Of course, the same theory would apply to Rudolfo. He’d known the father well enough. Jakob was a fair albeit ruthless man who ruled his Ninefold Forest Houses with a blend of Androfrancine sensibility and Snsih. uncompromising attention to the Rites of Kin-Clave. He hadn’t balked at putting heretics on

Tormentor’s Row… but neither had he been willing to allow the Order access to those prisoners.

Petronus suspected that Rudolfo was made of similar stuff as his father, too. He’d been a boy when Petronus had set into motion his transition out of power. But soon after, Jakob died and that boy was forced to early manhood, taking up the turban of his fallen father. The old man had heard a bit here or there, most notably that he’d stood with the Freehold of the Emerald Coasts in their decision to embargo the City States when they announced their annexation of the Gulf of Shylar and its free cities. Rudolfo had earned a reputation as a brilliant strategist and a competent swordsman during the skirmishes that followed.

He gathered what little he knew about both men and stored it away for future use.

Even now, he told himself, in the face of this devastation, you’re scheming and plotting, old man. But why? He’d needed to see for himself that it was gone. He couldn’t wait for the birds or the other messengers-no one’s description, written or spoken, would’ve been good enough. He needed to see it himself.

Beyond that, what did it matter? There were two kings on the field, both having kin-clave with the fallen city. And both men were competent-albeit different-leaders.

You’ve seen what you came to see. Go home now. Return to your boat and your nets and your quiet life.

He turned away from the blasted plain below him, recovered his reins, and then turned back. “There’s nothing here that I can do,” Petronus said out loud. “It’s not my place.”

But in his heart he knew it was a lie.

Jin Li Tam

Jin Li Tam knew they were close when the boy stopped. The magicks had not only enhanced her speed and her strength, but also her sight and her sense of smell. The trade-off was the buzzing in her ears and the shifting headache. Her father had seen to it that she was trained in all manner of subterfuge, including the use of stealth magick even though it was considered unseemly for a noble to use the Elder Ways.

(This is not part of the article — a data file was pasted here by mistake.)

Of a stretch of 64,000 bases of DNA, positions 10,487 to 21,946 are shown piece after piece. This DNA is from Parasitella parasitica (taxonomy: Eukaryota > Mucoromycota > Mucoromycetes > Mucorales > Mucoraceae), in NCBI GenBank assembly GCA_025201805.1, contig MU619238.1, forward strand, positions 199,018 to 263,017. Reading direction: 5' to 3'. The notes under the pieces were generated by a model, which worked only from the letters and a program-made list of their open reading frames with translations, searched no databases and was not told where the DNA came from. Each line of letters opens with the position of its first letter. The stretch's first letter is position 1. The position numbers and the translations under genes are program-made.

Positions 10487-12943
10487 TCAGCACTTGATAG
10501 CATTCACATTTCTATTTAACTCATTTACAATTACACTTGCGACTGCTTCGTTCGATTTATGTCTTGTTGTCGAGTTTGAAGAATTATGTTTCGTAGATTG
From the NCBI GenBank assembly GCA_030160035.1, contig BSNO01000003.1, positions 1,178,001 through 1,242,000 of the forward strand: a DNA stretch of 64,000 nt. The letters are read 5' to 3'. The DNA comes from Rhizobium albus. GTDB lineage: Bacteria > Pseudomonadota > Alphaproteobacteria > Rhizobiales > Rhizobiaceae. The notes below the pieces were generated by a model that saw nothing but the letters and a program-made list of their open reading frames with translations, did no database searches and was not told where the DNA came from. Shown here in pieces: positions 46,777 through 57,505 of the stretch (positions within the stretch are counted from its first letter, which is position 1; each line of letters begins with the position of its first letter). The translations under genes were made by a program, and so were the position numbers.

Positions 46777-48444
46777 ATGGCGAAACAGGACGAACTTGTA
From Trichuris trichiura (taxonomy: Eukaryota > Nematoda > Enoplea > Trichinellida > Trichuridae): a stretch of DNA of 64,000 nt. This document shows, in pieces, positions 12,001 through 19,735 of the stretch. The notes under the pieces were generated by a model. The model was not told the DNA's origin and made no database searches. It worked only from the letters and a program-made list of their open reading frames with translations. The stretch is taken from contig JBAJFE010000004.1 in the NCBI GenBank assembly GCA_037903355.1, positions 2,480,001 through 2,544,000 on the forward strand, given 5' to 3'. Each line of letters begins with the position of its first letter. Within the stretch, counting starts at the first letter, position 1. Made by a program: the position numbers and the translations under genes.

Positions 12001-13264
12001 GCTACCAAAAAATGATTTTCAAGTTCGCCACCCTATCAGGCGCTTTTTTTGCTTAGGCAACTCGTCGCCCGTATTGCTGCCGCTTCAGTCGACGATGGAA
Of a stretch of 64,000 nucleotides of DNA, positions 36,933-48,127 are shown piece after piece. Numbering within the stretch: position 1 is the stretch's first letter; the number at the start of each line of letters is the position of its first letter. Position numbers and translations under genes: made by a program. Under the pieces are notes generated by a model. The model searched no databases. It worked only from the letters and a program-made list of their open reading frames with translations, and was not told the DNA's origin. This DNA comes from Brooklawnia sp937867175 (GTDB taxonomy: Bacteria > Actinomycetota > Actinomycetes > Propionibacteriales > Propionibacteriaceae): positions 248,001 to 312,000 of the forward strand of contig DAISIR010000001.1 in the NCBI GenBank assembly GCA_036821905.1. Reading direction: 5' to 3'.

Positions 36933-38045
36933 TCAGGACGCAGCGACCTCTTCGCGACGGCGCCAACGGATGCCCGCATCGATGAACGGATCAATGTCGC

She looked at the boy when he stopped, and what she saw raised the fine hair on her forearms. Alternating waves of anger and relief washed his face, and he kept looking behind them, pulling at the string.

“We’re nearly there,” she said in a low voice. “Keep moving.”

Then he d Smannt›id the unexpected. His hand snaked out, catching the magick pouch that dangled from her neck and tugging it so hard that the cord snapped. With his other hand, he snapped the silk thread

that bound him to her. She reached out to grab him, but he was already running back toward the camp. Cursing beneath her breath, Jin Li Tam followed him. She knew that she could catch him easily, but the

sky above proclaimed the cusp of morning and every minute she spent going in the wrong direction was a minute closer to being caught. But she couldn’t leave the boy knowing what Sethbert’s state of mind was. She moved quickly after him.

She overtook him and caught his shoulder, spinning him around and to the ground. She pounced on him. “I don’t know what you’re playing at,” she whispered, “but nothing good awaits you there.”

He struggled against her, his mouth working and his eyes rolling.

I should’ve drugged him and carried him, she thought. He’s less well than I thought.

“I think,” a new voice said low in her ear, “that you should release the boy now and stand up slowly.” She felt the cold steel tip of a knife pressed in against her ribs, near the back of her heart.

She released the boy and did as she was told. Shadow hands grabbed the boy and pulled him to his feet. More hands gripped her and held her away from him.

A shadow face leaned in to hers. She could make out the blond stubble on the chin and could smell the roast pork on his breath. A single blue eye took form just inches from her own eye.